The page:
The specific requirements in Foundational Explorations, as established by the faculty, represent a broad-based experience in skills and ideas. The following selection of courses is designed to guide the student toward a liberalizing educational experience in the arts and sciences while allowing for substantial choice in the development of that education.
I. Exploring Theology and Philosophy
The study of Scripture and Christian tradition is essential to Christian faith and practice. Students transferring to the university for the first time with 48 or more units, none of which are in religion, take only five units in this category at Point Loma Nazarene University (three of which must be at the upper-division level).
A. Biblical Foundations [2 courses; 5 units]
B. The Christian Tradition [1 course; 3 units]
II. Exploring History, Society, and the Self
A pursuit of historical, social, and personal awareness, focusing on the analytical, communication, and quantitative skills necessary for successful living in modern society.
A. Personal Development [1 course; 3 units]
B. Critical Thinking and Communication [2 courses; 5-7 units]
All students must fulfill the composition requirement by the end of their second semester.
A diagnostic exam given in the beginning of the semester will determine if the student needs to co-enroll in WRI 0097 , along with WRI 1010 or WRI 1016 .
**WRI 1016 is for students who have transferred the first half of the GE writing requirement or received 3 units of AP English Language credit. It is a supplemental 2 unit research course, which fulfills the second half of the GE writing requirement.
C. The History of World Civilizations [2 courses; 6 units]
D. The Social World [1 course; 3-4 units]
III. Exploring Science and Technology in Society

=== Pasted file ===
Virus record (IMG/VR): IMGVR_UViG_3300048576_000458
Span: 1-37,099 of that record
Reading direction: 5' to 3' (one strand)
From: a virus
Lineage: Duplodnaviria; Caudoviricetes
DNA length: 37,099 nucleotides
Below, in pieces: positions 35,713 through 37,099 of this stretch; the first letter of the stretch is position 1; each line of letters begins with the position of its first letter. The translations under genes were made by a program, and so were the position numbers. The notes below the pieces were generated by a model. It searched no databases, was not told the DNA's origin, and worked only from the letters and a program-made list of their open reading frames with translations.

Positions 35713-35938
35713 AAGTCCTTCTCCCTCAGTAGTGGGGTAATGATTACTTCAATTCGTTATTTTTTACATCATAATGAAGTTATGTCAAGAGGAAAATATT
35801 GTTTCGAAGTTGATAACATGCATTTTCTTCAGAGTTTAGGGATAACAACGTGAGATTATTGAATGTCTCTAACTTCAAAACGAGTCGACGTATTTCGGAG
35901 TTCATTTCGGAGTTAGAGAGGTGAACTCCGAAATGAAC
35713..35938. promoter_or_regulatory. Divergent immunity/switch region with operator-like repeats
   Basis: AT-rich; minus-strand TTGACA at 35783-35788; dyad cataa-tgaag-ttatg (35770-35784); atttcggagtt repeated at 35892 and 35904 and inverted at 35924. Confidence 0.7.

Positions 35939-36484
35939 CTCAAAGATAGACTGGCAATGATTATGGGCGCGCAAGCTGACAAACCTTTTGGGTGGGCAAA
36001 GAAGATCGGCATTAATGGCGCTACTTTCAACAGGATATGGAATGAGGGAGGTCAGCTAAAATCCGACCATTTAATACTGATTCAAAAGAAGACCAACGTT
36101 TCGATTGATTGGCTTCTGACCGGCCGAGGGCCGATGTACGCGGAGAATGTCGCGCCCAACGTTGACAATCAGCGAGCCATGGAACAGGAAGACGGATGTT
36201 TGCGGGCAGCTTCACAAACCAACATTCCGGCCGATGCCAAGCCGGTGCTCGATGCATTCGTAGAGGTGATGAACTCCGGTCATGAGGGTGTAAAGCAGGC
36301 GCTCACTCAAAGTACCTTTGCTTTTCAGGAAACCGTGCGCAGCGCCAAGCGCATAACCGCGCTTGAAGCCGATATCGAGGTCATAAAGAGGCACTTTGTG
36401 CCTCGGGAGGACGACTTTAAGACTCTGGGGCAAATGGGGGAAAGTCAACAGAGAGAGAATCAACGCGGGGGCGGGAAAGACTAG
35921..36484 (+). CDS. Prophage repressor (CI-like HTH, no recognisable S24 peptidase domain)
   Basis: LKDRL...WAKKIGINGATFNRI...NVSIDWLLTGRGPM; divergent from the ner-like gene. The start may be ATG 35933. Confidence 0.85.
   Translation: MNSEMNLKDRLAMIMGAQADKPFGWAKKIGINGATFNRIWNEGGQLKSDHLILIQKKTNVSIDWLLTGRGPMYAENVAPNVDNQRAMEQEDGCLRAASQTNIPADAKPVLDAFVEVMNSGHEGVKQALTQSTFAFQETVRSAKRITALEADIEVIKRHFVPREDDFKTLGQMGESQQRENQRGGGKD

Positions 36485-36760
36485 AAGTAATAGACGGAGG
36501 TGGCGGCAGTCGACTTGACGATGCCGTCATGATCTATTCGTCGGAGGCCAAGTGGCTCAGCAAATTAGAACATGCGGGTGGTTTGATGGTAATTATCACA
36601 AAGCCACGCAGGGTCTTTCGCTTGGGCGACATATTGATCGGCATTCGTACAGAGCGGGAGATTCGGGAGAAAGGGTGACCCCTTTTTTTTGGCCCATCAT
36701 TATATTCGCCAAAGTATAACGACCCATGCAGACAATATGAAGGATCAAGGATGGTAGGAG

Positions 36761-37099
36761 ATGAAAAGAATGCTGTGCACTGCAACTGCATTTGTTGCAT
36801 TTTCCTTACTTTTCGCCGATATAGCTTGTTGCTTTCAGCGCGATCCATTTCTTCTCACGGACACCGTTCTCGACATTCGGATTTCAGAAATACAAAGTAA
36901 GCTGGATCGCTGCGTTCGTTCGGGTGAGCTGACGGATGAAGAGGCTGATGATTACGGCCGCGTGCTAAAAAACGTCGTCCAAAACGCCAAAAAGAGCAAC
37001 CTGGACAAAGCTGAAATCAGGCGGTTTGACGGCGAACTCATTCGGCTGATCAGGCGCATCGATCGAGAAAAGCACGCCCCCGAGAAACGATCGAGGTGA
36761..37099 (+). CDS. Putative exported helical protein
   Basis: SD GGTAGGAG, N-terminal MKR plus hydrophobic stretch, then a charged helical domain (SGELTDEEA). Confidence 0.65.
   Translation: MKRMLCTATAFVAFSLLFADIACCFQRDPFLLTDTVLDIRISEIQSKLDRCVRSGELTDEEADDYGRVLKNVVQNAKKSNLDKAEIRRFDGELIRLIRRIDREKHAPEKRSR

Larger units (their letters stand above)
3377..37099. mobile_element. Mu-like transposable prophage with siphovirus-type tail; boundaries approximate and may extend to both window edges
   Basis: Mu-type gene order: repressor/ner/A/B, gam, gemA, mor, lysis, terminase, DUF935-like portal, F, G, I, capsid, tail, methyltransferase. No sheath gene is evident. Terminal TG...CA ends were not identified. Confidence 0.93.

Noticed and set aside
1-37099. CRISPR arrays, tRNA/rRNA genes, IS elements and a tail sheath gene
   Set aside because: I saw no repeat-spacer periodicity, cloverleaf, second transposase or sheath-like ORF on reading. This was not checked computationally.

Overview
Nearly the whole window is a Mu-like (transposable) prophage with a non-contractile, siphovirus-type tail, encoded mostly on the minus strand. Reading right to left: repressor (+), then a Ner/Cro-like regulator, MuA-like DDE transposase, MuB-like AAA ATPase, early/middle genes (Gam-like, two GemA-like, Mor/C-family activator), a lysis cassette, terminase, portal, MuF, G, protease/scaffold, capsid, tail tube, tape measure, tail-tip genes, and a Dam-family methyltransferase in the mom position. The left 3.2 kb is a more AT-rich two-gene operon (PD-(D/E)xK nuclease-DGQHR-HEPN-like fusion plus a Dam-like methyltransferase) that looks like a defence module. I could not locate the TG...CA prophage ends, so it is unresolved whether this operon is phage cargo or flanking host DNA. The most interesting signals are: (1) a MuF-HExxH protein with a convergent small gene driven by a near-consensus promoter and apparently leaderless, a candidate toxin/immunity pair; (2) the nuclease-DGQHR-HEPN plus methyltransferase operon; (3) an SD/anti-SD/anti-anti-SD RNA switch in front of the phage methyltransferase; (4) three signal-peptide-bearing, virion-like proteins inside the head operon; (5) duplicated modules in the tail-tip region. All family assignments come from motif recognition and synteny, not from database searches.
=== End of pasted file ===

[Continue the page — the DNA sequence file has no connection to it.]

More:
An introduction to the natural and social sciences as tools for exploring the world, with emphasis on collecting and interpreting empirical data for both theoretical and practical purposes.
A. The Natural World [2 courses; one from each group, and at least one with a lab; 8 units]
Biological Science [1 course/sequence from this group]
Physical Science [1 course/sequence from this group]
B. Physical Fitness and Nutrition [2 courses; 3-5 units]
One of the following courses is required:
C. Problem Solving [1 course/sequence; 3-4 units]
IV. Exploring Arts and Culture
A survey of human endeavors from a historical, cultural, linguistic, and philosophical perspective, including developing critical appreciation of human expression-both artistic and literary.
A. The Fine Arts [2 courses from distinct areas; 4-5 units]
B. Literature [2 courses; 5 units]
Two courses; LIT 2000 and one upper division Literature course.
B.S.N. candidates choose between two Literature options or one Literature and one Philosophy.
C. Foreign Language* [2 courses; 8 units]
One of the following sequences in the same language, all or part of which may be waived by examination or by petition when English is not the student’s native language:
A foreign language is not required for B.S.N. candidates.
Students who believe they may qualify for a language waiver are advised to make application no later than spring of the sophomore year (or in the semester transfer to PLNU) to avoid possible delay in graduation.
D. Philosophy [1 course; 3 units]